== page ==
By Kay Guinane

The ongoing protests sparked by the murder of George Floyd in Minneapolis are a wake up call for the U.S. to address systemic racism and for organizations like the Charity & Security Network to proactively take steps to combat racism in our field. One place to start is to address the widespread use of extreme security measures against massive peaceful protests over the murders of Floyd, Breonna Taylor, Trayvon Martin and many others. We need to challenge the national security paradigm that led to attacks on protesters by local police, the National Guard troops and even prison guards. The twin issues of the murders and violence against protesters are interwoven: white supremacy is inherently violent and can only exist through repression.

While administration statements and the use of repression of protest demonstrations are abhorrent, our primary concern is the events that prompted these words and action. After George Floyd was killed by Minneapolis police on May 25, the world came to a tipping point. Decades of police  and vigilante violence on America’s streets are now clearly visible in scandalous cell phone videos of these 21st century lynchings.

It’s not news that racism is deeply entrenched in the fabric of U.S. society – in our laws, law enforcement, the economy and culture.  The good news is that recent events show that the vast majority of Americans support the protestors and oppose racism and white supremacist ideology.  Now the question is how to translate this spontaneous movement and energy into lasting, positive change. We are at a crossroads: change or more racism and state-sponsored violence.

Change is never easy or painless.  Those who benefit from the status quo and white supremacy have shown they will not give up their privileges easily. Equality is a threat that has traditionally been met with violence and, as we have seen over the past weeks, that continues to be the case.  Tactics from the traditional playbook include surveillance, threats of legal action, arrests and detention, assault and spreading disinformation. And murder.

The tactics being used against protestors now are familiar tools of counterterrorism, based on broad powers in the Patriot Act, which was passed in a rush and with little review after the 9/11 attacks. It rolled back civic freedoms and civil liberties and authorized action that violates human rights and humanitarian law.

The police response to the protests brought the Global War on Terror home. Counterterrorism tactics used against legitimate domestic protests against police brutality include:

  • Militarization of police, use of the National Guard and the President’s threats to use the Insurrection Act to activate the military domestically.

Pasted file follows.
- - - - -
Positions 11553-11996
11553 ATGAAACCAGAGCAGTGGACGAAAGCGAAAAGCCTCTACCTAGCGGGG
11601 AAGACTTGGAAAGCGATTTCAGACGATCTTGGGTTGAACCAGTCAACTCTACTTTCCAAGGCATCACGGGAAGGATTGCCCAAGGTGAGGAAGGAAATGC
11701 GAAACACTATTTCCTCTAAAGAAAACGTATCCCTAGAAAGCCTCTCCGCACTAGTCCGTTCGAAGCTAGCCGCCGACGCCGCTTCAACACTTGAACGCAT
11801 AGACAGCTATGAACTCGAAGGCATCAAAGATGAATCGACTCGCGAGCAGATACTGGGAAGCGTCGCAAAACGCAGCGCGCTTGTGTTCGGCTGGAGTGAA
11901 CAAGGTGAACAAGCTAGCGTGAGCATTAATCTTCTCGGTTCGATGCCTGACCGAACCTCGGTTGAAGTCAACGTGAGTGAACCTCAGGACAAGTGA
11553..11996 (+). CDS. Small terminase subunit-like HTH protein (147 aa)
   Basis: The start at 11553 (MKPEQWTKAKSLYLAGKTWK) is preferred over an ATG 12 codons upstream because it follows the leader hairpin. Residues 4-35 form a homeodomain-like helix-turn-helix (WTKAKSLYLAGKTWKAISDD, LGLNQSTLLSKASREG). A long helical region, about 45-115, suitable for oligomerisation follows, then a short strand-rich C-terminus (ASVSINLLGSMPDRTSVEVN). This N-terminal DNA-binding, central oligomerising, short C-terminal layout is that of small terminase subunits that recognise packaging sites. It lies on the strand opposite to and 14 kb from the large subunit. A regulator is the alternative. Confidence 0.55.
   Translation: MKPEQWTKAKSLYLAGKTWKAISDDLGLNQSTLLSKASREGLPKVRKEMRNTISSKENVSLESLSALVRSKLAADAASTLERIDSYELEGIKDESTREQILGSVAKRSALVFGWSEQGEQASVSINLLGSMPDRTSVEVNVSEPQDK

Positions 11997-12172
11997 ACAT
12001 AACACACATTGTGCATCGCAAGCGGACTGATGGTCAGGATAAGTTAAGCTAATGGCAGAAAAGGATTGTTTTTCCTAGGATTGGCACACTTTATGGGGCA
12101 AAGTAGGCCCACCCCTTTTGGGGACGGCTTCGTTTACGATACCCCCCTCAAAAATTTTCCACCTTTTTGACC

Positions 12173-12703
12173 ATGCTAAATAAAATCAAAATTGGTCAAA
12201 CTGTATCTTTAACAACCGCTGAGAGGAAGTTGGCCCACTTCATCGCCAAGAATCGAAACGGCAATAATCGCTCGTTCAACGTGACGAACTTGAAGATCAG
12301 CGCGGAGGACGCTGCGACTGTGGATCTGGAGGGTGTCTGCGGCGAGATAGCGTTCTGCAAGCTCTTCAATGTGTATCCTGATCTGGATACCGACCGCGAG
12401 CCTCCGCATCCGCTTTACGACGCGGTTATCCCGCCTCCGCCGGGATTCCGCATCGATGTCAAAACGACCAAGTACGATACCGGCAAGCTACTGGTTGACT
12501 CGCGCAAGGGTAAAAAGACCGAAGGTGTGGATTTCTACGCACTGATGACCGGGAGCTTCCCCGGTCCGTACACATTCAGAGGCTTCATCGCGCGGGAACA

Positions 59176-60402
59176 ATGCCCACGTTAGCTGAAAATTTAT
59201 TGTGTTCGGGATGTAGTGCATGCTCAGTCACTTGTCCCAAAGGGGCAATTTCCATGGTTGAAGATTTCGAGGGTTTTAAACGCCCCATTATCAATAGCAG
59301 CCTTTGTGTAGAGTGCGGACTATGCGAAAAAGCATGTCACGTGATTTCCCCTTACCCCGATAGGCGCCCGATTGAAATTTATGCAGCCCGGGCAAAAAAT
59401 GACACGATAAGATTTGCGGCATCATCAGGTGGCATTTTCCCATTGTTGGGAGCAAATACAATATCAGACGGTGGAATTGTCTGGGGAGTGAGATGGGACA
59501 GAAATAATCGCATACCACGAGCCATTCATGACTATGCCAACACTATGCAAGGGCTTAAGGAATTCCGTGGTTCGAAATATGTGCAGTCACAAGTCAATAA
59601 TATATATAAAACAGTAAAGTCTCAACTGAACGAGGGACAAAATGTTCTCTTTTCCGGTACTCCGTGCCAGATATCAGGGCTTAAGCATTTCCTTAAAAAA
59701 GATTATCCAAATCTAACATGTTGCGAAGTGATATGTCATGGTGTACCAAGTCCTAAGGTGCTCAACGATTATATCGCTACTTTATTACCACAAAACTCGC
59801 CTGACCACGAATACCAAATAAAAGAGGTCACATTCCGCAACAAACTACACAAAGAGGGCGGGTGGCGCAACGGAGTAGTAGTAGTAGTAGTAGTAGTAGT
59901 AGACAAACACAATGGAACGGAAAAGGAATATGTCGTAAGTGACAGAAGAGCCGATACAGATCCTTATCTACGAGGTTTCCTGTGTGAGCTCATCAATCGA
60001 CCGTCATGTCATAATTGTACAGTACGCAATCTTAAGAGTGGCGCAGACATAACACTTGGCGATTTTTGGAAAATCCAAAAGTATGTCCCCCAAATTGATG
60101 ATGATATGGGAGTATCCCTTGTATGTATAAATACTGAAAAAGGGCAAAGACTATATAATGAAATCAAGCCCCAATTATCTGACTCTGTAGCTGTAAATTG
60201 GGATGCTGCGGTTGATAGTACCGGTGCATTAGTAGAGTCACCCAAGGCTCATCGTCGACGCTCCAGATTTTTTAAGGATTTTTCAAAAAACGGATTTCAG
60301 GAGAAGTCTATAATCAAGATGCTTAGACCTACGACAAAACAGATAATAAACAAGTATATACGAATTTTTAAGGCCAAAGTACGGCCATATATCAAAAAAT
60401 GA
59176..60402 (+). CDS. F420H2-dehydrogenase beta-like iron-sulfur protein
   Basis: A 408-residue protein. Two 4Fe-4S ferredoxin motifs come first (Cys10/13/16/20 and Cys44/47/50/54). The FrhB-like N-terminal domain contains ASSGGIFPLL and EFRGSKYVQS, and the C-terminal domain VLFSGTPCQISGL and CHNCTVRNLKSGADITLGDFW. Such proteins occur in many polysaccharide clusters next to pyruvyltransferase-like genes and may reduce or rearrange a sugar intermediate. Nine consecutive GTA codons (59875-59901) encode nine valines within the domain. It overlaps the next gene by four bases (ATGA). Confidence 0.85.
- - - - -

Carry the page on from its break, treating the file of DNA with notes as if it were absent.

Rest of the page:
• Criminalizing speech (bogus incitement to riot charges) and restricting association and assembly rights, including curfews.
  • Surveillance – by the military, local police and Joint Terrorism Task Forces and the FBI. The FBI has a history of treating domestic dissent as terrorism and the current movement is no exception.  According to the Department of Justice, the Joint Terrorism Task Forces are “multi-agency effort led by the Justice Department and FBI designed to combine the resources of federal, state, and local law enforcement.”  The ACLU has documented instances of JTTFs investigating peaceful protest groups in the U.S.
  • Threats from the President to declare Antifa a terrorist organization.

As noted in the June 1 2020 edition of the Daily Beast, Attorney General Barr’s statement that he will “Sic Terror-Hunters on Protesters” is “an early glimpse of how the Justice Department plans to make a reality of President Trump’s legally dubious threat to treat protesters as terrorists. According to a JTTF veteran, it’s a flagrant misuse of the task forces. And it’s a sign that the ever-expanding war on terror is jumping yet another guardrail.”

Dangers of a Securitized Approach to Combatting White Supremacy

As an organization dedicated to promoting human security by pushing back against excessive counterterrorism powers, the Charity & Security Network must increase it vigilance in addressing these issues.

This includes defeating proposals to expand counterterrorism powers used against foreign organizations to the U.S., the so-called “domestic terrorism designations.” President Trump threated to declare Antifa a domestic terrorist organization but has no legal basis to do so. However, there have been proposals to extend current powers to designate/list foreign organizations as “terrorist” and prohibit “material support” to them to the domestic context.  This raises clear constitutional questions. A whole book could be written on the defects in the terrorist listing process and the extremely broad definition of what constitutes prohibited “material support.” Suffice it to say that the legal bar for terrorist listing is very low – only reasonable suspicion is required – and there is not a meaningful opportunity to appeal.  Terrorist listings can be based on classified information and the target may never know why it was listed. Once a group is listed, no U.S. person or organization can provide material support to it.  Material support is defined by vague and extremely broad terms.  Penalties for violations of these laws are severe.